The TakeAway Wk of 5/25

Here’s a summary of important articles from the past week that may give you more insight into the world of college life, admissions, financing, and parenting. 

 

Social media conceptDo Colleges Look At Perspective Students’ Social Media?

As a parent, this journalist was curious to know if colleges really did review students’ social media and if so, how schools evaluated the information they found.  From the survey she  conducted “67 percent of the schools admitted to Googling a prospective student, and 86 percent admitted to researching students’ social media sites. Why? To protect their school, its reputation, and to avoid potential bad apples from spoiling their brand, among other reasons.”

 

The Decline of Student Mental Health and What Parents Can Do About It

The R2C Takeaway: An increasing number of high school and college students in the US is struggling with mental health challenges. The pressure to succeed in the ever-increasing competitive world of college can be shouldered with part of the blame. It is up to parents to know the signs and know that they can have a huge positive impact by fostering resilience and keeping the lines of communication open.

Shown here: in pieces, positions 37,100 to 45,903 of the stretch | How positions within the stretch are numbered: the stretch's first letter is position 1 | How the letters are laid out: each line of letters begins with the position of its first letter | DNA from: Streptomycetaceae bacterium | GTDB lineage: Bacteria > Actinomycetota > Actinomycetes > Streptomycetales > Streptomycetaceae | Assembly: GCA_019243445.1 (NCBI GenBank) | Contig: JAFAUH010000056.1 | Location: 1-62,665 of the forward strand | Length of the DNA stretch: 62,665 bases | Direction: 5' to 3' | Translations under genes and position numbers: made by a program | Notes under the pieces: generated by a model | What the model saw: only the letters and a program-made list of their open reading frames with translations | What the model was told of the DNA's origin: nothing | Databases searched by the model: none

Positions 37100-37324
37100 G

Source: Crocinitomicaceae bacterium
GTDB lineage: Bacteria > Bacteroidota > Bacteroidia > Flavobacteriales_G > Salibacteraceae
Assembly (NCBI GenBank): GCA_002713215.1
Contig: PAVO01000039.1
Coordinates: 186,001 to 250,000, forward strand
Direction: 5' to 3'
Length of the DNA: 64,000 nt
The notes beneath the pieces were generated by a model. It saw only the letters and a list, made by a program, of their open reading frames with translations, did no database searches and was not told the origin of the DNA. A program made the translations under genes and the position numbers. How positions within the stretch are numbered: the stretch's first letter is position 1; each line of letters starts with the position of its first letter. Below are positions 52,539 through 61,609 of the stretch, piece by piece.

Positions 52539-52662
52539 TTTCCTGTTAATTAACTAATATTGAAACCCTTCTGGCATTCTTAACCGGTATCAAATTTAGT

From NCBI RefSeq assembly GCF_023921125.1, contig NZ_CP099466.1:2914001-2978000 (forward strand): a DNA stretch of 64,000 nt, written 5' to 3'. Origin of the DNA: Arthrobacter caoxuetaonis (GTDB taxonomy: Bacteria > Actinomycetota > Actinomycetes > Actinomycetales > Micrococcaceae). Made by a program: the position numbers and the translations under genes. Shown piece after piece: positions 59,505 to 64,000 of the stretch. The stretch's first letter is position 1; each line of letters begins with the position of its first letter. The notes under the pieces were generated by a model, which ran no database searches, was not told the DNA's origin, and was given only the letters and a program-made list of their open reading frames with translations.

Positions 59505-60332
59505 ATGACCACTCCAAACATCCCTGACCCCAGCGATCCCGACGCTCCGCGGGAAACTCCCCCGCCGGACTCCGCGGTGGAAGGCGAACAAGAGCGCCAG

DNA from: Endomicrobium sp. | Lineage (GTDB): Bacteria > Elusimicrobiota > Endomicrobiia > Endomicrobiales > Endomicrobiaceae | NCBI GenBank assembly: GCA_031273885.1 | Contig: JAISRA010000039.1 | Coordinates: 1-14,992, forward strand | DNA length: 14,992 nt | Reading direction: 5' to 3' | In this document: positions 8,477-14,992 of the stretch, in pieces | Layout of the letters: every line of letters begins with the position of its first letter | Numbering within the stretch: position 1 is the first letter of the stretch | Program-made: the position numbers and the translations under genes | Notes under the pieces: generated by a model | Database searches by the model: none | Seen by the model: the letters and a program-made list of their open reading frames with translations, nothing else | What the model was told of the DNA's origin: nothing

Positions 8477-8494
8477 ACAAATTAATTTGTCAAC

What to Learn in College to Stay One Step Ahead of Computers

The R2C Takeaway: With computers and technology replacing many jobs already, it is incumbent on colleges and universities to assess their programs and be more mindful of what disciplines, other than tech-related ones, will survive the technological boom.Teaching subjects that are broader and more general is advisable when considering what will be around for years to come.

 

Making Computer Science More Inviting A Look At What Works

The R2C Takeaway: Only 15% of computer science graduates and technical workers are women, so schools such as Washington University are overhauling programs to make them more accessible and inviting to a more diverse student body…and more girls. They are also training teachers to get girls interested in computer science earlier—even as early as at the elementary school level.

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